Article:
Spoiler alert: If you haven’t seen “Ging Gang Goolie,” sit around a campfire and watch before reading on.
Everyone’s façade began to burn on last night’s episode. The Thompson home (at least its greenhouse) literally burns, while Nucky finds no one but a goldfish to take his usual bribes.
Gaston Means, Nucky’s conduit for graft to Attorney General Harry Daugherty, seems to have disappeared. Both Means and Daugherty are hiding at a breakfast for Boy Scouts. But their corruption is catching up to aide Jesse Smith (an unscrupulous and tragic member of Daugherty’s corrupt Justice Department). Smith, fat and sweaty, seems to be having a panic attack. He says: “How did we get this far? We stole, Harry. We stole.” Meantime, the Scouts begin to sing “Ging Gang Goolie,” an innocently boyish song.
Another boy, Teddy, is figuring out that Nucky isn’t much of a (step)father. Teddy asks his mother whether Sleater, who is probably not kinder than Nucky but who is certainly more present, could live in the house. Margaret, whose fealty to decorum never seems to waver—even as she gets a letter from a prominent reformer of the day, Margaret Sanger—scoffs at the idea. Later, after she learns from
Miss Preddick neighbor Cornelia Predock that Teddy may have set the fire himself, she tells the boy to face away from her so that she can spank him. But she can barely hit him three times before she bursts into tears. (Later, Sleater strongly implies that she may have been wrong about the fire from the start.)
Gillian is also losing her composure. After Lucky Luciano gets one of Gillian’s whores to snort the heroin he’s selling, Gillian impulsively fires the young woman. Luciano—who has invested in the brothel—reminds Gillian that Jimmy, not she, owns the place. And so Gillian must finally begin to acknowledge that Jimmy is never coming back. She packs away photographs of him and then, on a stroll along the boardwalk, finds a suitor named Roger who bears some resemblance to her son. And just as she did with Jimmy, she has sex with that suitor.
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“Dreams,” she says to Roger, “are where we should live.” Jimmy will always be her dream. After she and Roger finish their congress, she draws on a cigarette and says he will call him James. Gillian Darmody is almost certainly the creepiest character on television.
Nucky burns his cover by doing something stupid—and also out of character, and also convenient for the writers—which is to buy alcohol in plain sight at Union Station in Washington. That gets him thrown in jail, briefly. It turns out the assistant U.S. attorney in charge of his case is the formidable Esther Randolph, who has apparently been demoted to nighttime prosecutor in a Prohibition court so jammed that the judge routinely hands out $5 sentences before hearing virtually any detail. The judge sentences Nucky to that $5 fine and, after Randolph complains, offers a typical bit of anti-Prohibition language from powerful men at the time: “Miss Randolph, I sympathize with your desire to bring purpose to your life. But this courtroom is not the place to do it.”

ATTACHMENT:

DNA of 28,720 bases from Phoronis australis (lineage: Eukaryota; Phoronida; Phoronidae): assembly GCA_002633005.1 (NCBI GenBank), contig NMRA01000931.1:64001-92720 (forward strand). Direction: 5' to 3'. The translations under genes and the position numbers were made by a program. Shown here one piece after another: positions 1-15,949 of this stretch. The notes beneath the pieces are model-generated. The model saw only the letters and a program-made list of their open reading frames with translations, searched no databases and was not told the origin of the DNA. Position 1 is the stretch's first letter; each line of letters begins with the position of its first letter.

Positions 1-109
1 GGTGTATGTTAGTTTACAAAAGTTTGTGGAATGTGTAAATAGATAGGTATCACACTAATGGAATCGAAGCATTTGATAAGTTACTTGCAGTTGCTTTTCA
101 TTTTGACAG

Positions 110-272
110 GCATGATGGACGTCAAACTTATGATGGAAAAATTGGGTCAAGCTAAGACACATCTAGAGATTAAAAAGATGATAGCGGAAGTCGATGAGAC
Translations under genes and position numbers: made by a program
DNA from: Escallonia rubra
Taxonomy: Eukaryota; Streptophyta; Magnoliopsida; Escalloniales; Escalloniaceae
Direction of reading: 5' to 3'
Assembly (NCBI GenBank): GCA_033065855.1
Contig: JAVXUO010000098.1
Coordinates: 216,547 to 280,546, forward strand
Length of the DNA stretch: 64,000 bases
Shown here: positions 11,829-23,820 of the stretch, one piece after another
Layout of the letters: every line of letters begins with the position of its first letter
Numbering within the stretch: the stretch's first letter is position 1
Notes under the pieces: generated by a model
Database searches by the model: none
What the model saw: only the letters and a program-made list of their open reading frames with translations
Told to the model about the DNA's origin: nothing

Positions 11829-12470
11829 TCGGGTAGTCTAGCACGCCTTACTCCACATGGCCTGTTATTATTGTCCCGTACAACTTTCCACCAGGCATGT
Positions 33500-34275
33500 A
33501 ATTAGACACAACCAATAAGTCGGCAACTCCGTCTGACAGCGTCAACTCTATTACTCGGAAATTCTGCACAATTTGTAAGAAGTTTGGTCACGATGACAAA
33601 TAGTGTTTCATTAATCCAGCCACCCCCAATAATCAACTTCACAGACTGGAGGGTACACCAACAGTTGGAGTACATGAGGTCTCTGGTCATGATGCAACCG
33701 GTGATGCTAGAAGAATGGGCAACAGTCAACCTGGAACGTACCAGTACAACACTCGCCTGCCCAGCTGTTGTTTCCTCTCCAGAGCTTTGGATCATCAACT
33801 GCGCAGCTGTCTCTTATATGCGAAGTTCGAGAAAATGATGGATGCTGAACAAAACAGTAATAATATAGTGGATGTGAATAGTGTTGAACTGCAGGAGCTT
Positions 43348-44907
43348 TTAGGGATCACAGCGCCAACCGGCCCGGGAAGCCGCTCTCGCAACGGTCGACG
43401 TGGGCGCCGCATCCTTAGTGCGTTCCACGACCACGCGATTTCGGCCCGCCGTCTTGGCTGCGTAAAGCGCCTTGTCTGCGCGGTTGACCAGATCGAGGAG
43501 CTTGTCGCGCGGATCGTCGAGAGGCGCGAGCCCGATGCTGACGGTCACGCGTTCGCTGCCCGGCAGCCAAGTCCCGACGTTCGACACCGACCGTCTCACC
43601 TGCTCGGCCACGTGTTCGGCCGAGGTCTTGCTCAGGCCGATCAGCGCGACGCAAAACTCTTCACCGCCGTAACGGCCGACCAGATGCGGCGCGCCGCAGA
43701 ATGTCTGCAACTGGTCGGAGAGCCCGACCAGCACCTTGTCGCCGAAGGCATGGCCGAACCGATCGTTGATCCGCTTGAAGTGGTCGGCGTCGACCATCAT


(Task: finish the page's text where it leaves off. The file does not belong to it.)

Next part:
Still, it’s it’s safe to say Randolph will figure again in the story line. She burns her independence by agreeing to a 5 a.m. meal with Nucky. Randolph hides behind language: does Nucky see himself as “a paterfamilias”? Randolph quotes a 15th-century poet and calls herself, sarcastically, “all lace and potpouri.” But when Nucky asks for her help against Daugherty, whom she knows is corrupt, she doesn’t say no. Instead, she asks a question: “Is this where Eve gets offered the apple?”
Harrow seems to be the only one not setting his life afire. He feels enough confidence to show up at the American Legion, and he is restrained enough not to intervene in a fight between two other veterans. (But does anyone imagine that Harrow couldn’t have taken either man?) After the fight, Harrow meets Julia Sagorsky, the pretty and frank daughter of the older vet who lost the fight. She betrays no notice of his deformity—no false sympathy or disgust. He likes her and goes to visit.
Nucky tries to put out fires, as usual, with calming language. He calls Margaret from Union Station. She lies—she says Teddy has been taking care of everyone—and then tells the truth: She needs a conversation with Nucky because “things just can’t keep going on every which way.” She has had enough of his protection and even sends away Gareth Murphy, the bodyguard Nucky sent to protect the family from Rosetti and any other dangers.
Margaret is nervous, though, and Teddy is telling ghost stories. Finally, Margaret goes out with a shotgun to the scorched greenhouse, where she finds Sleater, who says Nucky sent him for protection. Sleater’s appearance is accompanied by thunder, which seems a bit ominous, as does a question Margaret asks him: “how did I end up here?” Sleater tells her to ask herself again the morning, but the central question looms over the show: can Nucky be half a husband?
In the final scene, in the greenhouse ruins, Margaret and Sleater come together. That leads to a few more questions:
*Nucky seems to want Margaret and Sleater to get together, right? Or at least he doesn’t mind as long as he can spend time with Billie.
*Gaston Means can’t be trusted, which Nucky must know. Means is a lit fuse. How does Nucky extinguish it?
*Gillian surely can’t survive the season. The writers have made her incestuous, bitchy, and now irredeemable. Can they get rid of her?
*What is Rosetti doing? Loosening that “dog collar”?